Climate change is a really hot topic these days, and for good reason. Without a Planet B, we risk depleting this one and endangering our entire species.

That means many of us are trying to find the best way to take care of this Earth, while still nourishing ourselves and our families. We have concerns about our impact on the environment—nutritionally, environmentally, ethically and globally.

One of the primary changes occurring globally in response to this issue is changing diets to be more “plant-based” or vegetarian. In fact, the Baha’i writings mention the potential benefits of a vegetarian diet:

Truly, the killing of animals and the eating of their meat is somewhat contrary to pity and compassion, and if one can content oneself with cereals, fruit, oil and nuts, such as pistachios, almonds and so on, it would undoubtedly be better and more pleasing. – Abdu’l-Baha, from a letter written to an individual Baha’i.

Having been a vegetarian for about seven years now, I dealt with many internal dilemmas as to how I could best care for my body and our Earth concurrently. I struggled to make sense of the fact that, though I was following what I understood to be a healthy diet, I was exhausted, sick, depressed and lacked mental clarity. I needed to eat at least every two hours, since meals of grains and beans were never filling enough for me. Previously being very active in my Baha’i community’s activities, at the peak of my illness, I had to take a two-year break because anytime I wasn’t in class, I was sleeping or eating.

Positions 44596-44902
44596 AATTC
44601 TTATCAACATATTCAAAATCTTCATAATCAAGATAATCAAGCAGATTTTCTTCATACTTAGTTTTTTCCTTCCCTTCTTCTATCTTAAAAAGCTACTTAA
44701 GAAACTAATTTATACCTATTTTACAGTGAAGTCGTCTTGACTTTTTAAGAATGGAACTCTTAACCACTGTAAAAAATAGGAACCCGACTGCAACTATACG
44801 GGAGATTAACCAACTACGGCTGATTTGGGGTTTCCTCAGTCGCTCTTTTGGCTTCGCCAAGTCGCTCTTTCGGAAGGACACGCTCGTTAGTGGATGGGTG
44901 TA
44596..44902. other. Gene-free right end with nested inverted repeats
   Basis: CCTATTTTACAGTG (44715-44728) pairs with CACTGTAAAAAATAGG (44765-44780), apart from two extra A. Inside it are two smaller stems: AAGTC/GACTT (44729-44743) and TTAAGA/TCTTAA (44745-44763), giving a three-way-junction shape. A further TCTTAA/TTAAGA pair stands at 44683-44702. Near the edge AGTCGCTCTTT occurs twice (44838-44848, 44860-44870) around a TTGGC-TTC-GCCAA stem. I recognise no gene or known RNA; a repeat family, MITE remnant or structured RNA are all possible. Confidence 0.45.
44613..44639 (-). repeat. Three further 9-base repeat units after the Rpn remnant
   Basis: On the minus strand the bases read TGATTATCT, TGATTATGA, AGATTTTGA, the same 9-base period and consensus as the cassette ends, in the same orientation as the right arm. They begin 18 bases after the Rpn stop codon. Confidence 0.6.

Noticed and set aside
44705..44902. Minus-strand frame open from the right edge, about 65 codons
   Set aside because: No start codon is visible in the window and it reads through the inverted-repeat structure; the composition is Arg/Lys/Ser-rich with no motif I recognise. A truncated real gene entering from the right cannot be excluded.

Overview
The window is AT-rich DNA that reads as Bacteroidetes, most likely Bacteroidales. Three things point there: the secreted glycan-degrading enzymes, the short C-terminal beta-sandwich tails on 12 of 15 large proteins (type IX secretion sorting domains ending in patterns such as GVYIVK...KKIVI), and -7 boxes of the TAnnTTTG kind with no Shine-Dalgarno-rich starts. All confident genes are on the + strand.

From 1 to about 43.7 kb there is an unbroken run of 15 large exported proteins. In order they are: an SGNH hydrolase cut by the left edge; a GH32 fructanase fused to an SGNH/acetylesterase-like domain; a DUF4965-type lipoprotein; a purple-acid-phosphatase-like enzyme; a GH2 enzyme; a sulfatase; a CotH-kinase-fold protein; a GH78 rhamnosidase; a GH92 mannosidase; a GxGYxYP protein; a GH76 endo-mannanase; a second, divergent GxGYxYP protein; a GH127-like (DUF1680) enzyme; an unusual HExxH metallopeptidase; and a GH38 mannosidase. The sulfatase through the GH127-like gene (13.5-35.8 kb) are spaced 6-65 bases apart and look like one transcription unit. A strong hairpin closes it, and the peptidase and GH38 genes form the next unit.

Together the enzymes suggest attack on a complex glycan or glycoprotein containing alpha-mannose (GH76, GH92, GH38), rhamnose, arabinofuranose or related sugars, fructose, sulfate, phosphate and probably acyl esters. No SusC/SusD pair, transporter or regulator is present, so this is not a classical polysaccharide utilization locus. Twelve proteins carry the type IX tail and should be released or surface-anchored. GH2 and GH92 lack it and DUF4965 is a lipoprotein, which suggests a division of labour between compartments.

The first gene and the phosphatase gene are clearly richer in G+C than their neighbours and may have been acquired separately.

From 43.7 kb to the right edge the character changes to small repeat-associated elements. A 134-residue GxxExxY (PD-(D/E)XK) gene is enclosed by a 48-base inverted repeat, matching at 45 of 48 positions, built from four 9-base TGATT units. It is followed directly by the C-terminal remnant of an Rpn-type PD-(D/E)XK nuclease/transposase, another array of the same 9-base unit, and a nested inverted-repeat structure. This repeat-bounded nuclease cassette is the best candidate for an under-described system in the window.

The Baha’i teachings tell us that good health and longevity are essential to serving humanity. Then why shouldn’t I strive to have optimal health, even if I might have to consider going against my dietary beliefs?

When I look back at it now, I realize that changing my diet to one that includes nutrient-dense, ethically and sustainably-raised animals was actually not against my beliefs at all. Then and now, I strived the best way I knew how to live in alignment with nature’s laws:

Meat is nourishing and containeth the elements of herbs, seeds and fruits; therefore, sometimes it is essential for the sick and for the rehabilitation of health. – Abdu’l-Baha, from a tablet to an individual.

After learning about how we absorb various nutrients in my nutritional biochemistry classes, I noticed there was a consistency: plants and animals contain similar nutrients, however, the nutrients that exist in plant form have many more barriers to absorption and utilization than nutrients coming from animal sources in their active forms.

Soon after changing my diet, I came across this quote from Abdu’l-Baha, and after much meditation and reflection, I was encouraged that this view of nature’s circle of life is the perspective that I should strive to live in alignment with: